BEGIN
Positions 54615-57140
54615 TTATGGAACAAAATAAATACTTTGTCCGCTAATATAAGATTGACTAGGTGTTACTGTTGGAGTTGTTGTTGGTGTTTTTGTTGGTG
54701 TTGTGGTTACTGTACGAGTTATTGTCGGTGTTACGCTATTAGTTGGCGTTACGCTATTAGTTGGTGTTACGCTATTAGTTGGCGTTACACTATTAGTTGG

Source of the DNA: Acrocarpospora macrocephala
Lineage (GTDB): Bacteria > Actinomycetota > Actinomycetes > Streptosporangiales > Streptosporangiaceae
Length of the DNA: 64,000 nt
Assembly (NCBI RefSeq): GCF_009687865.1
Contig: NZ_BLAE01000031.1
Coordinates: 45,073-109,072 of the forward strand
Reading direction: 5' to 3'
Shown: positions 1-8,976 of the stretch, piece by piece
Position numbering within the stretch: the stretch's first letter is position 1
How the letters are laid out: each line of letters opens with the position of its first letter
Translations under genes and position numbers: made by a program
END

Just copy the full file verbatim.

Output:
Positions 54615-57140
54615 TTATGGAACAAAATAAATACTTTGTCCGCTAATATAAGATTGACTAGGTGTTACTGTTGGAGTTGTTGTTGGTGTTTTTGTTGGTG
54701 TTGTGGTTACTGTACGAGTTATTGTCGGTGTTACGCTATTAGTTGGCGTTACGCTATTAGTTGGTGTTACGCTATTAGTTGGCGTTACACTATTAGTTGG

Source of the DNA: Acrocarpospora macrocephala
Lineage (GTDB): Bacteria > Actinomycetota > Actinomycetes > Streptosporangiales > Streptosporangiaceae
Length of the DNA: 64,000 nt
Assembly (NCBI RefSeq): GCF_009687865.1
Contig: NZ_BLAE01000031.1
Coordinates: 45,073-109,072 of the forward strand
Reading direction: 5' to 3'
Shown: positions 1-8,976 of the stretch, piece by piece
Position numbering within the stretch: the stretch's first letter is position 1
How the letters are laid out: each line of letters opens with the position of its first letter
Translations under genes and position numbers: made by a program